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Increased Free Radical Levels May Cause Fibromyalgia

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A DGReview of: “Free radicals and antioxidants in primary fibromyalgia: an oxidative stress disorder?”

Rheumatology International

01/07/2004

By Mary Beth Nierengarten

Fibromyalgia may be an oxidative disorder as indicated by the increased levels of malondialdehyde (MDA) and decreased levels of superoxide dismutase (SOD) in patients with this disease, reports a study from Turkey.

Although the aetiology of fibromyalgia remains unknown, recent data suggest that the oxidant/antioxidant balance may play a role in its development.

Based on the hypothesis that a balance discordance in the oxidant/antioxidant status may indicate that fibromyalgia is an oxidative disorder, Selda Bagis, MD, Mersin University Medical School, and colleagues compared the oxidant/antioxidant status of 85 women with primary fibromyalgia to that of 80 healthy, age-, weight-, and height-matched women. Along with evaluation of sex hormone profiles and routine blood, sedimentation, thyroid, C-reactive, liver, and kidney function tests, body mass index (BMI), smoking, and duration of disease were also documented for all patients. Pain was evaluated using the visual analog scale (VAS) and the presence and number of tender points were recorded. Assessment of the oxidant/antioxidant status was based on measuring MDA, which is a marker of free radical damage, and SOD, which shows antioxidant capacity.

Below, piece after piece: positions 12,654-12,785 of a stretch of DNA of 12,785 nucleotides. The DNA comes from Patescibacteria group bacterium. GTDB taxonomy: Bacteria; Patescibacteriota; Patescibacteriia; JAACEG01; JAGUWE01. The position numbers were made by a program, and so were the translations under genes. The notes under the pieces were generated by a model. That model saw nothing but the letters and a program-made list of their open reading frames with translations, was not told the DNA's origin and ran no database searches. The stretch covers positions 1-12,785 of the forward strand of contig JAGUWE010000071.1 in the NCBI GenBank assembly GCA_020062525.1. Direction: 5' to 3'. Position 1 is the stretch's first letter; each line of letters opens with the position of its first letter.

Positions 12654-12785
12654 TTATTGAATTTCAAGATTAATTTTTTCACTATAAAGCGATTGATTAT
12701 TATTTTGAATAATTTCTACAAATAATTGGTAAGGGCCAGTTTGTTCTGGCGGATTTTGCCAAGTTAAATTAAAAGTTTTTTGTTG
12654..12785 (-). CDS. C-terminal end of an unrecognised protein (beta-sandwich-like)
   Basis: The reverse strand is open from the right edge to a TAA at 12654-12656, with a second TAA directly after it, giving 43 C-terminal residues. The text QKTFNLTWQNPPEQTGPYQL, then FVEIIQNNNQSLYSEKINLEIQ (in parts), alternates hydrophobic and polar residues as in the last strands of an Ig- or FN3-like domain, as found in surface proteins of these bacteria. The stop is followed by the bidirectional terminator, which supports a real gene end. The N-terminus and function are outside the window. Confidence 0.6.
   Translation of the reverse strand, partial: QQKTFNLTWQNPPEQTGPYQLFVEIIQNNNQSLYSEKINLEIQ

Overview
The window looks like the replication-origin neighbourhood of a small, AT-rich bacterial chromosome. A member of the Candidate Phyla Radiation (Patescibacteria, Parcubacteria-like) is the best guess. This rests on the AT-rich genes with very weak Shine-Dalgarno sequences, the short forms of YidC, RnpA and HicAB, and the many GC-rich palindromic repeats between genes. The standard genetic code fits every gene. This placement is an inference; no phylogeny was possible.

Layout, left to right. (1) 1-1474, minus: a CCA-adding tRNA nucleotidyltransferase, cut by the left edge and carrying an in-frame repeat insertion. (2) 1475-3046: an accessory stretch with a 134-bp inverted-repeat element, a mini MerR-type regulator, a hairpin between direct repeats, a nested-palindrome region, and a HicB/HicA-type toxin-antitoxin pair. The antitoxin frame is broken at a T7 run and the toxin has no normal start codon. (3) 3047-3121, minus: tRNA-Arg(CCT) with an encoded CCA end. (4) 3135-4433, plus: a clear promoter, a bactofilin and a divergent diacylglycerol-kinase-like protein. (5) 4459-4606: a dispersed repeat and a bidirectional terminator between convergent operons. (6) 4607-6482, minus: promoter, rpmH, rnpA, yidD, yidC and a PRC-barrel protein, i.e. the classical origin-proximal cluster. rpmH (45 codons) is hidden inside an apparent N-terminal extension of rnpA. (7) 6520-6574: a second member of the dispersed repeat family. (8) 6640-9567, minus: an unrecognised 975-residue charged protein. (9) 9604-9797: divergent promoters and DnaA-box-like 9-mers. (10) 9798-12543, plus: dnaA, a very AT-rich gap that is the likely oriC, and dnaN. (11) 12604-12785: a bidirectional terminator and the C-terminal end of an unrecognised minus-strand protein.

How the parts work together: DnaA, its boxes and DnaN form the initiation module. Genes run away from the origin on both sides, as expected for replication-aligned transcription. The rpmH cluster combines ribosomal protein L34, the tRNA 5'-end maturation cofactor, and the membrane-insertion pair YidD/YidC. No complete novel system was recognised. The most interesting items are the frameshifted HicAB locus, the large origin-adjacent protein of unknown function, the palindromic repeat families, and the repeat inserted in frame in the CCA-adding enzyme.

In patients with fibromyalgia, MDA levels were significantly higher (P = .000) and SOD levels significantly lower (P = .000) than in the control patients. Number of tender points and VAS were not significantly associated with MDA or SOD (P > .05), and no correlation was found between BMI, age, duration of disease and MDA or SOD (P > .05).

These data suggest, claim the authors, that the “oxidant/antioxidant imbalance related to the disease process, and the increase in free radical levels may be responsible for the development of fibromyalgia.”

The authors conclude that these data support their hypothesis that fibromyalgia is an oxidative disorder, and that additional larger studies are needed for validation.

Rheumatol Int 2003 Dec 20;[Epub ahead of print]. “Free radicals and antioxidants in primary fibromyalgia: an oxidative stress disorder?”

Source: Doctor’s Guide (DG) online. (C) Doctor’s Guide, online at www.docguide.com.

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